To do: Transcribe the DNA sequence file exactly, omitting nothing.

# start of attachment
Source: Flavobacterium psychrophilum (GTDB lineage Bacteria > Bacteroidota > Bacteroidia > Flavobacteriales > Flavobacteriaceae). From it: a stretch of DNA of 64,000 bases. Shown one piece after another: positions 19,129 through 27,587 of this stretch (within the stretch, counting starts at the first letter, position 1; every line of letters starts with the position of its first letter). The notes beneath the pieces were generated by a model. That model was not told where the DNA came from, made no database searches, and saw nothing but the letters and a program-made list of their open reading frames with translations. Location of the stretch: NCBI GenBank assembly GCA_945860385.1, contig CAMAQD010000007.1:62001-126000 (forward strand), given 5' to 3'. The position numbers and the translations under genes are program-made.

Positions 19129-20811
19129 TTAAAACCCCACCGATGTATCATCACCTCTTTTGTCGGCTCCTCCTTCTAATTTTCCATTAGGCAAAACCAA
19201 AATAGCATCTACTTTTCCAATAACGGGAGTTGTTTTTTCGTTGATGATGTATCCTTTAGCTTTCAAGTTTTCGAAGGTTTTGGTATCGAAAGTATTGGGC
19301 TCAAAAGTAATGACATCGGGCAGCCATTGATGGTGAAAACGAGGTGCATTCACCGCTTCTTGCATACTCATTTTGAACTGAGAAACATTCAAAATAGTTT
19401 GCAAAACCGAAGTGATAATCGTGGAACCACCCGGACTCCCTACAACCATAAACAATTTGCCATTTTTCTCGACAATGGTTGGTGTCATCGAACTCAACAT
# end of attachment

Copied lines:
Source: Flavobacterium psychrophilum (GTDB lineage Bacteria > Bacteroidota > Bacteroidia > Flavobacteriales > Flavobacteriaceae). From it: a stretch of DNA of 64,000 bases. Shown one piece after another: positions 19,129 through 27,587 of this stretch (within the stretch, counting starts at the first letter, position 1; every line of letters starts with the position of its first letter). The notes beneath the pieces were generated by a model. That model was not told where the DNA came from, made no database searches, and saw nothing but the letters and a program-made list of their open reading frames with translations. Location of the stretch: NCBI GenBank assembly GCA_945860385.1, contig CAMAQD010000007.1:62001-126000 (forward strand), given 5' to 3'. The position numbers and the translations under genes are program-made.

Positions 19129-20811
19129 TTAAAACCCCACCGATGTATCATCACCTCTTTTGTCGGCTCCTCCTTCTAATTTTCCATTAGGCAAAACCAA
19201 AATAGCATCTACTTTTCCAATAACGGGAGTTGTTTTTTCGTTGATGATGTATCCTTTAGCTTTCAAGTTTTCGAAGGTTTTGGTATCGAAAGTATTGGGC
19301 TCAAAAGTAATGACATCGGGCAGCCATTGATGGTGAAAACGAGGTGCATTCACCGCTTCTTGCATACTCATTTTGAACTGAGAAACATTCAAAATAGTTT
19401 GCAAAACCGAAGTGATAATCGTGGAACCACCCGGACTCCCTACAACCATAAACAATTTGCCATTTTTCTCGACAATGGTTGGTGTCATCGAACTCAACAT